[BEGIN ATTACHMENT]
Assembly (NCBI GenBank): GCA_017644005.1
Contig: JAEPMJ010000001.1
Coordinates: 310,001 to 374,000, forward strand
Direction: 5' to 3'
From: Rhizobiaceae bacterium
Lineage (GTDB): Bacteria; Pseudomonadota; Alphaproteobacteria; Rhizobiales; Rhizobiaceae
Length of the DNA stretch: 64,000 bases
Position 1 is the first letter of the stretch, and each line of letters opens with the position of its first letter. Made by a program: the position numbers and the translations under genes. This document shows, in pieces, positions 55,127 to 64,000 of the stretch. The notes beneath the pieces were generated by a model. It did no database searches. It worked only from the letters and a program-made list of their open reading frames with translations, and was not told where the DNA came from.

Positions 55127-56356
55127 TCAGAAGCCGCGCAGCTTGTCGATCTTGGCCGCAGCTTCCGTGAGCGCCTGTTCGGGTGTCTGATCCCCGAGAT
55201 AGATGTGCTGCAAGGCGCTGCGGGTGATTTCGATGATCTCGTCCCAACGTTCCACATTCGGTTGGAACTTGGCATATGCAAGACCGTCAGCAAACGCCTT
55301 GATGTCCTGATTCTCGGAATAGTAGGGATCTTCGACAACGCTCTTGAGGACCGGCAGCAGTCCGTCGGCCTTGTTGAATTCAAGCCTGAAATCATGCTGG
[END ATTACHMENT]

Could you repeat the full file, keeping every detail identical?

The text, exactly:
Assembly (NCBI GenBank): GCA_017644005.1
Contig: JAEPMJ010000001.1
Coordinates: 310,001 to 374,000, forward strand
Direction: 5' to 3'
From: Rhizobiaceae bacterium
Lineage (GTDB): Bacteria; Pseudomonadota; Alphaproteobacteria; Rhizobiales; Rhizobiaceae
Length of the DNA stretch: 64,000 bases
Position 1 is the first letter of the stretch, and each line of letters opens with the position of its first letter. Made by a program: the position numbers and the translations under genes. This document shows, in pieces, positions 55,127 to 64,000 of the stretch. The notes beneath the pieces were generated by a model. It did no database searches. It worked only from the letters and a program-made list of their open reading frames with translations, and was not told where the DNA came from.

Positions 55127-56356
55127 TCAGAAGCCGCGCAGCTTGTCGATCTTGGCCGCAGCTTCCGTGAGCGCCTGTTCGGGTGTCTGATCCCCGAGAT
55201 AGATGTGCTGCAAGGCGCTGCGGGTGATTTCGATGATCTCGTCCCAACGTTCCACATTCGGTTGGAACTTGGCATATGCAAGACCGTCAGCAAACGCCTT
55301 GATGTCCTGATTCTCGGAATAGTAGGGATCTTCGACAACGCTCTTGAGGACCGGCAGCAGTCCGTCGGCCTTGTTGAATTCAAGCCTGAAATCATGCTGG